It is common after a traumatic event to experience anxiety and difficulty coping with what happened. However, with time many people start to feel better and adjust. In the case of Post Traumatic Stress Disorder (PTSD) though, the distress may last for months and even years.
Post Traumatic Stress Disorder (PTSD) may develop following a terrifying, catastrophic or otherwise devastating event or series of events in which the person experiences extreme vulnerability, trauma or abuse.
A sample of some of the types of traumatic events that can lead to PTSD include witnessing or experiencing:
- Rape/sexual assault/incest
- Physical/emotional abuse
- War/combat/terrorist attack
- Natural disaster
- Sudden loss of a child, parent or other loved one
It’s difficult to predict who will develop PTSD and who won’t. However, some factors put people at more risk than others including mental health status prior to the event and the lack of effective support systems following the event.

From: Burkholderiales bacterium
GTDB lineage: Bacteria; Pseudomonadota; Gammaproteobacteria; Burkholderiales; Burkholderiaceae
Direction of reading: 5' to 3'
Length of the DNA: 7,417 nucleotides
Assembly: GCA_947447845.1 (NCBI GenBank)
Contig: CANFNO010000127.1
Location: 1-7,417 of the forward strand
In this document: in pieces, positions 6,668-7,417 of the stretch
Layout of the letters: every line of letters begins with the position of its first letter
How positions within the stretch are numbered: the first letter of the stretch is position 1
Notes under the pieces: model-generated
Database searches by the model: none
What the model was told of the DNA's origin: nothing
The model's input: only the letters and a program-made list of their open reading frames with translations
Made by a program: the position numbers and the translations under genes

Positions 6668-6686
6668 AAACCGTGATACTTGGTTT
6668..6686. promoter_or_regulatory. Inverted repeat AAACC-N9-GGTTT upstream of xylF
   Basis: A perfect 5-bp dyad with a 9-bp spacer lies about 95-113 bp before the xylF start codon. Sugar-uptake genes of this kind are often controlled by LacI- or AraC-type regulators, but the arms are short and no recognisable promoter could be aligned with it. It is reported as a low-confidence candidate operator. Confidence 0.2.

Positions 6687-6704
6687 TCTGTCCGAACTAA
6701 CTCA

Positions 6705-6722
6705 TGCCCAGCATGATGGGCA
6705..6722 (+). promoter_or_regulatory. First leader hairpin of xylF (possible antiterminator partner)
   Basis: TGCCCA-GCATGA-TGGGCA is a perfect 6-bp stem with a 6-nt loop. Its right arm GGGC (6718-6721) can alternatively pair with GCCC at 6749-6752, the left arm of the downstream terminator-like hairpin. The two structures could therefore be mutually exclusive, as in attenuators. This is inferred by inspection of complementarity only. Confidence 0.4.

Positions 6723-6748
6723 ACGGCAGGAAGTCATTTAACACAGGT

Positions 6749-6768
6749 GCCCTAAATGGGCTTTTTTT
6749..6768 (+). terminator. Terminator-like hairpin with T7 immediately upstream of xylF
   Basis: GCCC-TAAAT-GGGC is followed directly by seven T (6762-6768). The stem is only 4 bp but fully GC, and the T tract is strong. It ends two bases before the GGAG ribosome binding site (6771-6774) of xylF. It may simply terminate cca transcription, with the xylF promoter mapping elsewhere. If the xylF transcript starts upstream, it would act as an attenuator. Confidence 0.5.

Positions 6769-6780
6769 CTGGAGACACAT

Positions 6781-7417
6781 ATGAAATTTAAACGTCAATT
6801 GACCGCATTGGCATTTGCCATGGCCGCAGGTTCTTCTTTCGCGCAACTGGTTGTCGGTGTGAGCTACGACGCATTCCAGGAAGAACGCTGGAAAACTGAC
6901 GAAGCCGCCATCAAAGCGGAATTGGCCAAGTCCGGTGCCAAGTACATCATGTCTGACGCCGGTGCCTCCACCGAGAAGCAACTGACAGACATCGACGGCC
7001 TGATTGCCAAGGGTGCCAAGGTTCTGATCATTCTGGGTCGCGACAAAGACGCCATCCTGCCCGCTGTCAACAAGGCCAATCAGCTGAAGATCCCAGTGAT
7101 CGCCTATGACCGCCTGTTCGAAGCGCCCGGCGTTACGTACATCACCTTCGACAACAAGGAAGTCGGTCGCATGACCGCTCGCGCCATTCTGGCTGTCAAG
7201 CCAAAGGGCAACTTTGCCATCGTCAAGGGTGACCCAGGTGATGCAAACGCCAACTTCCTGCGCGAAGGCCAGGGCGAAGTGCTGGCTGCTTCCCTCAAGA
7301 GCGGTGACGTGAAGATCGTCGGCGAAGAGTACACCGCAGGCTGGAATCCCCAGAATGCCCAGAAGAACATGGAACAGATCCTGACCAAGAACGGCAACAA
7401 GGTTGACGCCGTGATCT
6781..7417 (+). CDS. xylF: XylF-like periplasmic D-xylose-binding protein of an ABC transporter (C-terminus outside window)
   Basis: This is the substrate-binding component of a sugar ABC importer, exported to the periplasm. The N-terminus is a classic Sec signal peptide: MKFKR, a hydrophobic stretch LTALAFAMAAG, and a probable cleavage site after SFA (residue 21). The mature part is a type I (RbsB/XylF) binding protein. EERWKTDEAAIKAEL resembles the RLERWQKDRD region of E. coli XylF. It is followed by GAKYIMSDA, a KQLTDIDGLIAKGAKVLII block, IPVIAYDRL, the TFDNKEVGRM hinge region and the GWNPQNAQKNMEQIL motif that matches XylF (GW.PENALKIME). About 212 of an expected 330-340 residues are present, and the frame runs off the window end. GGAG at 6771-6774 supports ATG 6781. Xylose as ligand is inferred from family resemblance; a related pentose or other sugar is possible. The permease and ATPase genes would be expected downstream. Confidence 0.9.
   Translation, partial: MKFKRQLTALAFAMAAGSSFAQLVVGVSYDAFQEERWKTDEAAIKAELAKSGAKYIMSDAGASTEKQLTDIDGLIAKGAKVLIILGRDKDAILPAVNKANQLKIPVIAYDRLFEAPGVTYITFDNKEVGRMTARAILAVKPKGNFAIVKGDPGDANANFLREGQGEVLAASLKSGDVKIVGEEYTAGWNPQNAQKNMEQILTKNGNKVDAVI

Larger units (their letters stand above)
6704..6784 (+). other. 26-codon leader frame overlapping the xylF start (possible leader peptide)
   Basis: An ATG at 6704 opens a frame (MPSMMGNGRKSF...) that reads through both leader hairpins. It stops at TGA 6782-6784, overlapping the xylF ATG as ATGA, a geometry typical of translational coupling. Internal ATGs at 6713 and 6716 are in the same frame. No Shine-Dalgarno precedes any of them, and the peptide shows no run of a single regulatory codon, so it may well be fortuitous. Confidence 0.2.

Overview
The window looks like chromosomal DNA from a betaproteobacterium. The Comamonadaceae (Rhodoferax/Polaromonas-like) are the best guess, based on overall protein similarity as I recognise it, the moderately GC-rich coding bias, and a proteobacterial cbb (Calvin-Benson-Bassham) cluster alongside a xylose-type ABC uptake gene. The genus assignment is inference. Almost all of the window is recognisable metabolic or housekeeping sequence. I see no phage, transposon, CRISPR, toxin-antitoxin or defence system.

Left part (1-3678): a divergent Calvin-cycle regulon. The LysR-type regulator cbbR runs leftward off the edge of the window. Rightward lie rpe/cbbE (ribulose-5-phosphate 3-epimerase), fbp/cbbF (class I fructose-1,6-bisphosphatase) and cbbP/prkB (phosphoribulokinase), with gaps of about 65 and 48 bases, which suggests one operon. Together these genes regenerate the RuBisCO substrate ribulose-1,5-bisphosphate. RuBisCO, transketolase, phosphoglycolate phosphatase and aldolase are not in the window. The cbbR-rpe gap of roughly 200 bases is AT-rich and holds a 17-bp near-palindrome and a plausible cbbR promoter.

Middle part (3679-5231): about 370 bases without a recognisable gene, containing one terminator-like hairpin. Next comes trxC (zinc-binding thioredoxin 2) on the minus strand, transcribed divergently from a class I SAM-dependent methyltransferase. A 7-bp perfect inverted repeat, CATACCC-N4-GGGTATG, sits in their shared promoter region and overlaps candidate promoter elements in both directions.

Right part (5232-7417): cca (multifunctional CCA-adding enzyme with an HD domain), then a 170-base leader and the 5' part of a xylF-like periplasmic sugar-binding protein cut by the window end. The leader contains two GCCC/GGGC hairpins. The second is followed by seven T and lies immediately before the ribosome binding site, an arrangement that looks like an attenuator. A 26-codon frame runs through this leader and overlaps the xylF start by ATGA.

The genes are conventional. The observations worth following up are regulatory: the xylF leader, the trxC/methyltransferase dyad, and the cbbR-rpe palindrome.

Risk factor overview:
- Pre-existing mental health issues
- Lack of support systems following the event
- Previous traumatic experiences
- Compounded extreme stress following the event such as loss of a job or home
The risk of developing PTSD may be reduced by seeking help immediately after a traumatic event.
Symptoms in Teens and Adults
Symptoms vary but the most common are:
Reliving the Event
- Recurring persistent memories of the event
- Reliving the event over and over again (Flashbacks)
- Extreme anxiety including physical and emotional distress when reminded of the event
Avoidance and Numbing
- Avoiding situations or people that are reminders of the event
- Loss of memory about aspects of the event
- Feelings of fear, depression, hopelessness and/or isolation
Anxiety and Emotional Arousal
- Problems sleeping and/or disturbing nightmares
- Irritability, aggressive and/or self-destructive behavior
Symptoms in Children
It’s important to realize that symptoms in children may manifest in ways that are different than adults.
Symptoms may include:
- Regression of previously acquired skills such as toilet training
- Separation anxiety from parent
- Acting out the experience through play acting, drawing or stories
- New unexplained fears